What’s a Diversity Statement and How Do You Make Yours Stand Out?
Good law schools want to create rich learning environments with a variety of perspectives. One gauge? The diversity statement. The goal? To highlight your past experiences and show how they make you a diverse law school candidate with a fresh perspective. Let's take a closer look at diversity statements and how to write a stand-out one.
- Student Tips
Good law schools want to create rich learning environments with a variety of perspectives.
One gauge? The diversity statement. The goal? To highlight your past experiences and show how they make you a diverse law school candidate with a fresh perspective.
Want to write one? Let’s take a closer look at diversity statements and how to write one that illuminates your strength as a law school candidate.
What is a diversity statement?
It’s not only about race and ethnicity. For starters, anyone can write a diversity statement—you don’t have to be an under-represented minority.
Diversity statements relate to your gender, class, abilities, religious beliefs, age, and the circumstances or experiences that set you apart from the mainstream.
Did you grow up in a non-traditional home? Are you a first-generation college student in your family? Is English your second language?
How have your life experiences shaped your outlook, life, or career goals?
How do these experiences make you a diverse candidate?
It’s one tool for law schools to ensure diversity in the student body—and it’s optional.
Diversity statements aren’t required.
If you’re uncomfortable or unsure, then you probably shouldn’t do it. Why not? You won’t lose by not doing one, but you can lose by writing a bad one.
If it’s forced, then an admissions counselor will know and it could count against you.
If it’s natural and feels right, do it.
Ready to go?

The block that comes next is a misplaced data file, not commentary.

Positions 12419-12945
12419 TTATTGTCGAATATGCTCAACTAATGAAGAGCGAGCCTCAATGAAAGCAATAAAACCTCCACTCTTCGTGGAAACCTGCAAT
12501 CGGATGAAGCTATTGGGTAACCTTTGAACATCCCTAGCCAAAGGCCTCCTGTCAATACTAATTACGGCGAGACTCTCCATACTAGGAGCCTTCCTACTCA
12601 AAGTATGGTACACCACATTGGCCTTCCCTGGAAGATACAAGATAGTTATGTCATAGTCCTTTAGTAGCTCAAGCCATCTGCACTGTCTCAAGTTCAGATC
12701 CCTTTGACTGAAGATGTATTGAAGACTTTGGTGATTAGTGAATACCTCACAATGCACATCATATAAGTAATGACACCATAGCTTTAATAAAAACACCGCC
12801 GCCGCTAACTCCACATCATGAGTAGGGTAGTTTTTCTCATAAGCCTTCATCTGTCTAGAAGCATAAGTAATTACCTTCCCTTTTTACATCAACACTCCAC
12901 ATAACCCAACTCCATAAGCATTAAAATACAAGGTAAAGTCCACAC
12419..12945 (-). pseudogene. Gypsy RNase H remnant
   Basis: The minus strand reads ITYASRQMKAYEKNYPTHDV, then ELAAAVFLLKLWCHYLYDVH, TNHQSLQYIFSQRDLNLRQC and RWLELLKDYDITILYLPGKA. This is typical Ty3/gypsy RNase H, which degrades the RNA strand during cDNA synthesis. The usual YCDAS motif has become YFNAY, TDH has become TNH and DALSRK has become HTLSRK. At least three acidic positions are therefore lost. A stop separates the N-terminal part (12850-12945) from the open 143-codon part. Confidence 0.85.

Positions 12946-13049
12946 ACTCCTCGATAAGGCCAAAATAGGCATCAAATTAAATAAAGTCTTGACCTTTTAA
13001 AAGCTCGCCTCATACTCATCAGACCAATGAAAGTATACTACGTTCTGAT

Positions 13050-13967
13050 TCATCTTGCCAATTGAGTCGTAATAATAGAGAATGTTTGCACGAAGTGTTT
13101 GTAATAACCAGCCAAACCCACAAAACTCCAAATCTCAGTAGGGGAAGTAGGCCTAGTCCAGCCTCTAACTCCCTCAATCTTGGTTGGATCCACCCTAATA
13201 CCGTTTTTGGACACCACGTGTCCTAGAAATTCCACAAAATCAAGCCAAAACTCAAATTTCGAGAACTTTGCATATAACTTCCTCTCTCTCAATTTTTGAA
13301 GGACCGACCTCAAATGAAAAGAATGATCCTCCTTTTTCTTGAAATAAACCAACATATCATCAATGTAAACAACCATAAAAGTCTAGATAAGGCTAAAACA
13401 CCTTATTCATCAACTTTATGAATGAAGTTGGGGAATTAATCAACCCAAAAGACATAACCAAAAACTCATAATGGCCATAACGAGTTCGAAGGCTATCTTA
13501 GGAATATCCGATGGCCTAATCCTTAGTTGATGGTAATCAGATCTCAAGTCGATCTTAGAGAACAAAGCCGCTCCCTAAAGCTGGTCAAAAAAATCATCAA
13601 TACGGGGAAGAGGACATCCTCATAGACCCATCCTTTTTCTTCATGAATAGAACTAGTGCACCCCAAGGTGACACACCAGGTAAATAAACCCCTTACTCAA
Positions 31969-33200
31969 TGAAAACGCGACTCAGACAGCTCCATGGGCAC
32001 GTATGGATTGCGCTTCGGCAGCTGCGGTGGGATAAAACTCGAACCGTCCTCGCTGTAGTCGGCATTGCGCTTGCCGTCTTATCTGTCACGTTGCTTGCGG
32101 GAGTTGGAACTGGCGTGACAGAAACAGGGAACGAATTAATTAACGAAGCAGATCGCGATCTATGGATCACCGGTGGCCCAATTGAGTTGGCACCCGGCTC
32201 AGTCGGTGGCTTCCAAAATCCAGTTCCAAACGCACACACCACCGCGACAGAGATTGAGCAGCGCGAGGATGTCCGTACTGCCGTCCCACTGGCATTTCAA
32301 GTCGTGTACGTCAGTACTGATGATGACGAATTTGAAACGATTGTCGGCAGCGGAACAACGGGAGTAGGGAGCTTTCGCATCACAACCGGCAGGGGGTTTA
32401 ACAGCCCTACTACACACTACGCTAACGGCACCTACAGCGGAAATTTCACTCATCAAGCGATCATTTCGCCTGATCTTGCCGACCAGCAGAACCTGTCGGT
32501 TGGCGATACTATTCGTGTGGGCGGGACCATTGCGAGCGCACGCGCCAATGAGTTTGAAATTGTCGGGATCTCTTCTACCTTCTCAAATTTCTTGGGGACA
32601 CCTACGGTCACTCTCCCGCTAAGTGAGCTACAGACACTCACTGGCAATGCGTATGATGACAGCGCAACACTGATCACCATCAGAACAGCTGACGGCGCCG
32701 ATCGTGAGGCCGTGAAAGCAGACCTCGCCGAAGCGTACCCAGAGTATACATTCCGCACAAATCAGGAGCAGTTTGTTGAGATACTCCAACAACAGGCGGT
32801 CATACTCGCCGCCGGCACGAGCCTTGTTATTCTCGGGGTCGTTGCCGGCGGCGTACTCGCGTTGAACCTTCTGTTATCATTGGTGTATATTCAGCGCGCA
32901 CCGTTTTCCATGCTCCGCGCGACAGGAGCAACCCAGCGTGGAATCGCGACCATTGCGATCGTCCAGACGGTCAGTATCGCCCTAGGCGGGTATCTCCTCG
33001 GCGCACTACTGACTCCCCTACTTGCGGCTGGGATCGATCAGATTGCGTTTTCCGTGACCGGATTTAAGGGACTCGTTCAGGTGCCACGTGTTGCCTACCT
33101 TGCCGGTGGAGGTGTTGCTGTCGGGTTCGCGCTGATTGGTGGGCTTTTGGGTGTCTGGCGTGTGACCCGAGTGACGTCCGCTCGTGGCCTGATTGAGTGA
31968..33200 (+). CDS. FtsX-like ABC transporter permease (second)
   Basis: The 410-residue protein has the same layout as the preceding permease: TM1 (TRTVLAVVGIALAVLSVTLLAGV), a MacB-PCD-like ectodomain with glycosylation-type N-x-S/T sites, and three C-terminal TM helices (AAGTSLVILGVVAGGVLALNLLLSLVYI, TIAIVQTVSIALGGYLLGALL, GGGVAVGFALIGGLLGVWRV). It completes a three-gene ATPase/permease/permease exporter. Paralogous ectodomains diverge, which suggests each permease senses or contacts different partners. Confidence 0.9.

Great. Now you just have to figre out how to make yours stand out.
Recommended reading: How to choose a law school?
How can you make yours stand out?
1. Make it personal
We know, you already wrote a personal statement. Your approach here is a bit different though. IN your personal statement, you show an admissions committee how your experiences have prepared you for law school.
In your diversity statement, you need to show how your personal experiences have made you a mature person who has a fresh perspective on diversity.
Because it’s so personal, it may also broach some sensitive topics. That’s good—as long as you do a good job.
2. Show how your background shaped you
Be careful here. Explaining is one thing. Telling a story is another. Best to explain by telling a story. It’s easy to slip into lecture mode easily here.
You need to show how being different in some way made you stronger—and therefore more likely to make a positive contribution to law school.
3. Show you’re not a stereotype
If you have differences that make you different from the mainstream, show how you’re unique within those differences. What makes you different from a stereotype? You know, but your readers may not. Show it in your writing.
4. Keep it short, sweet, and concise
Your personal statement should probably run about 2 pages, double-spaced. Your diversity statement should be about half that. One double-spaced page should do it.
What does this mean? It means you have to get specific quickly.
Talk about one event, one anecdote—and explain how that event or story defined you.
Keep your tone positive, and your mission clear.
5. Don’t just write a list of hardships
It’s tempting to write a laundry list of obstacles.
Don’t do it.
Don’t repeat anything in your personal statement.
In a recent article in US News and World Report, Matt Shinners, associate director of pre-law programs at the test-prep company Manhattan Prep said, “I'm looking to see that the applicant has told a story about themselves that's got an arc from where they came from to how that's impacted the things that they've done and the way that they approach the world and why that arc should continue into law school.”
He added, “It's better to have no diversity statement than to have a weak diversity statement.”
Your take-aways? If you can write a good one, do it. If you’re hesitating and unsure? Don’t.
Shinners also said, “It's better to have no diversity statement than to have a weak diversity statement.”
Know that you can bring something unique to the table. It should be different from your personal statement in that it speaks not only to your ability to succeed in law school but your ability to see different perspectives.
Go forth and write.